Law enforcement officers in Shanghai have begun issuing fines for trash sorting violations after municipal regulations on domestic waste management were implemented this month.
Employees of Shanghai's law-enforcement bureau inspect sorted trash on July 1.
A total of 190 fines were issued between July 1 and 6, Shanghai's Urban Management and Law Enforcement Bureau said on Sunday, adding that four waste transport companies were fined for not properly transporting the trash.
The bureau told the city's news portal Eastday that it will inspect a further 230 waste transport companies this month to ensure they are not mixing different sorts of garbage.
Zhang Yong, associate professor of environment sciences at East China Normal University in Shanghai, said different types of trash need different treatment measures. If food waste, which can be processed to make fertilizer or biofuel, is mixed with residual wastes, it requires extra work at the treatment center to sort it again, he said.
In August, the bureau will inspect 10 large-scale transport centers and 10 waste treatment facilities in the city.
Local media followed urban patrol officers as they inspected trash compression stations in the city on Sunday. At one small station in Yangpu district, they found kitchen waste mixed with other waste. The officers ordered station staff to correct the situation within three days, according to Jiefang Daily.
Li Zhongjie, deputy manager of Gaojing Environment Sanitation Company, which is responsible for trash transport in Baoshan district, said the regulation gives transport companies the right to refuse to collect waste if they find it has not been properly sorted.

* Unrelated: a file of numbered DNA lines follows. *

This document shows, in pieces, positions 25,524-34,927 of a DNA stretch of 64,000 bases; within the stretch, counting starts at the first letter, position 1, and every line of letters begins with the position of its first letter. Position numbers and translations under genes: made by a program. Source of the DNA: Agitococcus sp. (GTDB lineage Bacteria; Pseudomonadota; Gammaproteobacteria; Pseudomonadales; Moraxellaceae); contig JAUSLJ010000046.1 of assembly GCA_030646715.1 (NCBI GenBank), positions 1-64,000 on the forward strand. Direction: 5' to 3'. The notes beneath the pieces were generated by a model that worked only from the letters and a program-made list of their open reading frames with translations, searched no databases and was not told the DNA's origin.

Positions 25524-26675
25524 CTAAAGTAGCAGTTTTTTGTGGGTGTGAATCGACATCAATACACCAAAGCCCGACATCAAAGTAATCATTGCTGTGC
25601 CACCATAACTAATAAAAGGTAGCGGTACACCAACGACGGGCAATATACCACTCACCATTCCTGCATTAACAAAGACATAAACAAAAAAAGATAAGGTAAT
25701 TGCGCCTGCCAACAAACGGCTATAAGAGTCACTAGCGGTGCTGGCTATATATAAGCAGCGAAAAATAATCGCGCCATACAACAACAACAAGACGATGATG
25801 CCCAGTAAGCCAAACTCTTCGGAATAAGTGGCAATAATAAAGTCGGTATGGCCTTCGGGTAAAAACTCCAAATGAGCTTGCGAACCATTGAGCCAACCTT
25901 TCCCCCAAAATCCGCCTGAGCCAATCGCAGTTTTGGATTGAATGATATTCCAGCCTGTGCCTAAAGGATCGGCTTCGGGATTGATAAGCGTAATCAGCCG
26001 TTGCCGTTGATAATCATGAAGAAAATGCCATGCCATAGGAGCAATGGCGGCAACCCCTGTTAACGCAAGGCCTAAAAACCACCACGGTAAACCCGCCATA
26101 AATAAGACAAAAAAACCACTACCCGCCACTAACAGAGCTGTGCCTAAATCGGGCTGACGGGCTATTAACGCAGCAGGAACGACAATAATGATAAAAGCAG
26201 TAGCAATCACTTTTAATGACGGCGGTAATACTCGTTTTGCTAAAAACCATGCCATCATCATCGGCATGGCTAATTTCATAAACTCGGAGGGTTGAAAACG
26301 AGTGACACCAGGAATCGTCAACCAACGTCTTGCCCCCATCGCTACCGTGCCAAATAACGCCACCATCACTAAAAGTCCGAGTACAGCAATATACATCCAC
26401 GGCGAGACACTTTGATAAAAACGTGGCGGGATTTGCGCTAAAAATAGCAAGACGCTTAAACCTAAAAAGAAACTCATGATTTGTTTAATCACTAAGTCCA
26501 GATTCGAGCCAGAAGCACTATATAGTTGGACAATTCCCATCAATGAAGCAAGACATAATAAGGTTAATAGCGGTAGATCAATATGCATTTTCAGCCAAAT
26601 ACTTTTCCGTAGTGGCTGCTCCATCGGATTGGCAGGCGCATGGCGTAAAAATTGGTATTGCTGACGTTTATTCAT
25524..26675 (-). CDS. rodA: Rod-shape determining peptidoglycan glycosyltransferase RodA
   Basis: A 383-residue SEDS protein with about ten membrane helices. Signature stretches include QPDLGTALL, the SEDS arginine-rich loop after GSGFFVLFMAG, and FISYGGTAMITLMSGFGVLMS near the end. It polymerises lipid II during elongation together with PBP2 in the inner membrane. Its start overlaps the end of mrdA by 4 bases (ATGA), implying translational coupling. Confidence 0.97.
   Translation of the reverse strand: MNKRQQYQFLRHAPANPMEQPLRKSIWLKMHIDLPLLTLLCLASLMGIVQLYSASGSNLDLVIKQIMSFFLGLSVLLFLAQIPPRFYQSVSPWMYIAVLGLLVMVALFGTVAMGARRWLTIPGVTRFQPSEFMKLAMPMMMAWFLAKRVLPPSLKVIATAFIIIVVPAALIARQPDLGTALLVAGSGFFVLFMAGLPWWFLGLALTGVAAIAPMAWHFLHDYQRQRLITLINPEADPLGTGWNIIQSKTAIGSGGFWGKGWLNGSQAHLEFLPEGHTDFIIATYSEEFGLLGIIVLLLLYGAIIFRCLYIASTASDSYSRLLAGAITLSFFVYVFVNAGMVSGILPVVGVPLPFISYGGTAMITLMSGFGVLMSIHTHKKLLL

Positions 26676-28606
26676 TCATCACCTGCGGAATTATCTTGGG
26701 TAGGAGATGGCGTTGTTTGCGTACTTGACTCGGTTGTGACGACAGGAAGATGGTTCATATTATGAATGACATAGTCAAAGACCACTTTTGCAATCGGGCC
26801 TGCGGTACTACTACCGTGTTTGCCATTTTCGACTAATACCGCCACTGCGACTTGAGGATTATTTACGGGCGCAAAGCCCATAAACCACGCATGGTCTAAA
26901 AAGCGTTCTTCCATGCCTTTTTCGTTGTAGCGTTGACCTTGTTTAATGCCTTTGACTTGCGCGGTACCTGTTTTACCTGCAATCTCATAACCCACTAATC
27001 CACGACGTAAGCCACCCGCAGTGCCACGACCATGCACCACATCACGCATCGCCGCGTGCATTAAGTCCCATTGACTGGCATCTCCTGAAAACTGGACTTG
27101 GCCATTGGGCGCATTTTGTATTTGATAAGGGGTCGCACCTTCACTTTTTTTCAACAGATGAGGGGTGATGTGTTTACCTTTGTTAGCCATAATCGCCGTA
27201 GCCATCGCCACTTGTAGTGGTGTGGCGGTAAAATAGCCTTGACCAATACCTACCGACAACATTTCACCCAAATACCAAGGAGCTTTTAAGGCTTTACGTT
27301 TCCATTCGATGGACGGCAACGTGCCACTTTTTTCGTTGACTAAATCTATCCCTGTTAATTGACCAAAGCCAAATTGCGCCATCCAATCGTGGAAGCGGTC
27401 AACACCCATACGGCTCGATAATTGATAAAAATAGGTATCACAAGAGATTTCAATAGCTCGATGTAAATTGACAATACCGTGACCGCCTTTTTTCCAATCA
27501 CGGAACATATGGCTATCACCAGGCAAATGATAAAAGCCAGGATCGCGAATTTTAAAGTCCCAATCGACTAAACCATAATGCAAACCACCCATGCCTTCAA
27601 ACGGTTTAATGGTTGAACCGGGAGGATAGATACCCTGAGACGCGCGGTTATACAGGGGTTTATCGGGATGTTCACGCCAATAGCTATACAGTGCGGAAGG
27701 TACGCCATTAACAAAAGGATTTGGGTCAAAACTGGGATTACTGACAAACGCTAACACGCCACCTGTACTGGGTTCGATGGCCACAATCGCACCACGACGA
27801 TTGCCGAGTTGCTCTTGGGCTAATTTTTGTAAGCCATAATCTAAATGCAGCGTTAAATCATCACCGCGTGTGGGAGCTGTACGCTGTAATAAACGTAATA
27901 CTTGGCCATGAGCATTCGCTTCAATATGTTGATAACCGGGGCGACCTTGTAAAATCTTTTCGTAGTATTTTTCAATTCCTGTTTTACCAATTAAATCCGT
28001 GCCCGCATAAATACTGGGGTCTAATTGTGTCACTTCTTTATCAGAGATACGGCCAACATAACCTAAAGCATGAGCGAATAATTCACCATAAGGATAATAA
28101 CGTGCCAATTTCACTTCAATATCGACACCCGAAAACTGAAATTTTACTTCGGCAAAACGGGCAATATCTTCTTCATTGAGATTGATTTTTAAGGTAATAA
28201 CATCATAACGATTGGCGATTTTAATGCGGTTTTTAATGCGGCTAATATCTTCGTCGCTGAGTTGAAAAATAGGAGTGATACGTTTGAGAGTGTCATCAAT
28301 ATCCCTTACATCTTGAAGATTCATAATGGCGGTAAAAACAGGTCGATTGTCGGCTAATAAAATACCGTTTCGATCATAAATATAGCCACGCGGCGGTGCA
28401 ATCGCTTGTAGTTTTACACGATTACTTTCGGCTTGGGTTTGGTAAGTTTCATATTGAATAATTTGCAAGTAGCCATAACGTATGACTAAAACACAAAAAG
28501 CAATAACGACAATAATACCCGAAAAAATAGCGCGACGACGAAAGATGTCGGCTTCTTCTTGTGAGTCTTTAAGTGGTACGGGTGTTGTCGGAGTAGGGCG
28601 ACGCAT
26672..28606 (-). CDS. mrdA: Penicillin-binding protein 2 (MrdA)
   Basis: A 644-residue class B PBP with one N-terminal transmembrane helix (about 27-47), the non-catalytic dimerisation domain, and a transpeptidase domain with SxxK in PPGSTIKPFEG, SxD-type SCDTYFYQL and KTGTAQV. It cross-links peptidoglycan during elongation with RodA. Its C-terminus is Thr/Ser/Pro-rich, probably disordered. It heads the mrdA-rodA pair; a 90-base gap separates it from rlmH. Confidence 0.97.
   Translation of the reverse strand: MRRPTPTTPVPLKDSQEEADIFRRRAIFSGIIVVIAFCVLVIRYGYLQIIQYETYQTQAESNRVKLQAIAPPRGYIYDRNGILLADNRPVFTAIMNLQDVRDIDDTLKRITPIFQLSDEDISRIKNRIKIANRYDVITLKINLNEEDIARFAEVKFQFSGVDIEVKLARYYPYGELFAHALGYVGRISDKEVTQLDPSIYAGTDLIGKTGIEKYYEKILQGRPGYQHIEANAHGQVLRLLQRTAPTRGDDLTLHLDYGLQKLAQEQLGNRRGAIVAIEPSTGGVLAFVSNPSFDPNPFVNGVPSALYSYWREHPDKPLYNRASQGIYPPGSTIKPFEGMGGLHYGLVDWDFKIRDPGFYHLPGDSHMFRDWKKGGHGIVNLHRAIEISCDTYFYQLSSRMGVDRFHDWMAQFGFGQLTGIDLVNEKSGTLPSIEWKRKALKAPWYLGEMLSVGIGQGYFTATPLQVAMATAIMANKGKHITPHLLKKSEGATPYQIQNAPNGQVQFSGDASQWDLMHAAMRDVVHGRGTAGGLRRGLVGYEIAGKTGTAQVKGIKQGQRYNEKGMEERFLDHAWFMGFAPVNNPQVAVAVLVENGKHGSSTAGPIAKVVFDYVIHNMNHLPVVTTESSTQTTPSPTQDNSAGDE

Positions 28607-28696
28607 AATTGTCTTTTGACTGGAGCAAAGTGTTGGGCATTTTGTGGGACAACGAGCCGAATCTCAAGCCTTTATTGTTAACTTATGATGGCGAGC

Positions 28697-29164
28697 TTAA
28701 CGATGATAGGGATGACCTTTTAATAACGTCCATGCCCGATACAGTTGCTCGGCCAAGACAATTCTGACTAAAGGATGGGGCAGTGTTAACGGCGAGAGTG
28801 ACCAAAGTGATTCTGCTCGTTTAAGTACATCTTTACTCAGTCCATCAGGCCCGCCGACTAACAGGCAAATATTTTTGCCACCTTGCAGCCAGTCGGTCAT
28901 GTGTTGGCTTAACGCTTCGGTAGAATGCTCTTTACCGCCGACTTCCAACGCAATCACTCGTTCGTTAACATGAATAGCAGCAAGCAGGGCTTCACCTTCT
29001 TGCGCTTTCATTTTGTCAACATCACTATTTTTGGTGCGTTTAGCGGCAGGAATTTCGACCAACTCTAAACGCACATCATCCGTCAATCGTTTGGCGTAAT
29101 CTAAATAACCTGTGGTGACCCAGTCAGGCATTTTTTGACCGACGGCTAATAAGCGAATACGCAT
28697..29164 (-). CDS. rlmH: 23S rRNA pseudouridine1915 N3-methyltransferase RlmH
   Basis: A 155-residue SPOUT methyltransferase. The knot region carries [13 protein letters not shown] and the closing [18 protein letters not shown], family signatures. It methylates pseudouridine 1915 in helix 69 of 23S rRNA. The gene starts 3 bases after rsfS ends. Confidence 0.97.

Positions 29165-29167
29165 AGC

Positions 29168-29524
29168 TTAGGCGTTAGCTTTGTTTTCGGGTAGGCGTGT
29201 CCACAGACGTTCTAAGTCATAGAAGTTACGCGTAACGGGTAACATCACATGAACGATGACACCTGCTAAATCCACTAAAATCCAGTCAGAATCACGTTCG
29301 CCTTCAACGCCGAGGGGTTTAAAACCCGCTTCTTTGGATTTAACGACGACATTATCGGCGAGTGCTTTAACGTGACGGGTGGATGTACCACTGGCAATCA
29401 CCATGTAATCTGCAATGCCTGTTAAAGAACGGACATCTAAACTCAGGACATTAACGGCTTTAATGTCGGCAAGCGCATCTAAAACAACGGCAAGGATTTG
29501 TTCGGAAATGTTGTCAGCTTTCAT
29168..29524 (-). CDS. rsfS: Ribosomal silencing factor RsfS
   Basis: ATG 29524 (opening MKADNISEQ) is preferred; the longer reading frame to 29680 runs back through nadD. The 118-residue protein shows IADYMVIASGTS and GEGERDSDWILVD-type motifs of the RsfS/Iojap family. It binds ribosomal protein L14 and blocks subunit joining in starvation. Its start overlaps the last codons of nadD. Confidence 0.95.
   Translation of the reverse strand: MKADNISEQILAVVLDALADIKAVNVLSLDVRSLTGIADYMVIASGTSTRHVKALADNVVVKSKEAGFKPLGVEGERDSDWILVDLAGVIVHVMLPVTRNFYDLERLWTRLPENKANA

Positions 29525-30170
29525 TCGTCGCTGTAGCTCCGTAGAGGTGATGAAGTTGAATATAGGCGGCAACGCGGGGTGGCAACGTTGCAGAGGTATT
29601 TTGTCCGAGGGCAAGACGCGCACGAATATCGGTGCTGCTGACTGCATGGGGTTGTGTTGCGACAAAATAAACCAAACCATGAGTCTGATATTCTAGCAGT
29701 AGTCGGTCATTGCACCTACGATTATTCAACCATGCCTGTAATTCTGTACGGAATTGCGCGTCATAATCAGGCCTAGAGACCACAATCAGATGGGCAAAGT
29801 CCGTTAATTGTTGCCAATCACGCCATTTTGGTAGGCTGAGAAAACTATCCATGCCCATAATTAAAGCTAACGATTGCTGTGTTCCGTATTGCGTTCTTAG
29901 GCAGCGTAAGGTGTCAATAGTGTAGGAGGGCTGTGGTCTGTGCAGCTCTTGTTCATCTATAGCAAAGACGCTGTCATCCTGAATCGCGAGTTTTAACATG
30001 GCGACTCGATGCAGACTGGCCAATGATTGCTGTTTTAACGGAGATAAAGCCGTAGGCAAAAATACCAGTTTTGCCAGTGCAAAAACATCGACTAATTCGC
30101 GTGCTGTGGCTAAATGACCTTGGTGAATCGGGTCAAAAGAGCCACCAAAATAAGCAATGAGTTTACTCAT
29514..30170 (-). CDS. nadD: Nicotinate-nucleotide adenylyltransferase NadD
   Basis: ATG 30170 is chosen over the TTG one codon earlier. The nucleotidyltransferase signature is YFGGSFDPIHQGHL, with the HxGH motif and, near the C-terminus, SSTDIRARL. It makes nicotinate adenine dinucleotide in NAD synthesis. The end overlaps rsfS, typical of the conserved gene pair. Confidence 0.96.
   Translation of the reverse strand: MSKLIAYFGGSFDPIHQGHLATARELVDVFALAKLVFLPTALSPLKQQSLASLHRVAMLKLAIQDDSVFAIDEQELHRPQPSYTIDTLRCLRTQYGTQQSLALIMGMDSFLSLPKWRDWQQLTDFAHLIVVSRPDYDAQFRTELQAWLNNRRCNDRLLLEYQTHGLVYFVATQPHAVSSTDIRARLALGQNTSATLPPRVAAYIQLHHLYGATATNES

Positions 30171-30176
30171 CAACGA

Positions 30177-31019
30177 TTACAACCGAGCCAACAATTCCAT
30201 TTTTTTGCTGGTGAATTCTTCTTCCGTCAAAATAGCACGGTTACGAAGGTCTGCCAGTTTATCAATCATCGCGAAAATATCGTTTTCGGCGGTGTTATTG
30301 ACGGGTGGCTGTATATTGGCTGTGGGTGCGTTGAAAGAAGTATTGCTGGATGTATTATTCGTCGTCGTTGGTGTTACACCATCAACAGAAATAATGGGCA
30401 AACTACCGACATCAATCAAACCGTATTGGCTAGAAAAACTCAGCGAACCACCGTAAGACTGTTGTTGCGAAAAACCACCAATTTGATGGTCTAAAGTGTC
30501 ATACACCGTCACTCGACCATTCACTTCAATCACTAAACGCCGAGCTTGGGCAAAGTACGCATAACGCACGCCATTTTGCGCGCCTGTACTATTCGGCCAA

We will take pictures as evidence if we find the kitchen waste bins contain other trash, Li said. We will notify the neighborhood's property management company to sort the trash before we come back to collect the trash. Otherwise, it will become our problem if our truck gets refused at the waste treatment center.
Last week, the urban management and law enforcement bureau focused on trash disposal as it dispatched 17,800 officers to conduct 9,600 inspections of trash stations in residential neighborhoods, hotels, shopping malls, hospitals and parks.
The officers stopped 6,704 people from improperly disposing of their trash and educated them about the four categories - residual waste, food waste, hazardous waste and recyclables.
Of the 190 fines that were issued, 15 were given to individuals while the rest were given to institutions.
The bureau added that 62.1 percent of the institutions received fines for not setting up separate trash bins, 35.8 percent for not disposing of trash separately and 2.1 percent for not properly transporting the trash.
According to the new regulations, individuals who do not properly separate their trash face a fine of between 50 and 200 yuan ($7 to $29), while institutions face a heftier fine that ranges from 5,000 to 50,000 yuan.
Peng Yanling, deputy director of the bureau, has said enforcement officers will first focus on education but warned they will punish those who ignore notifications for breaches of the regulation.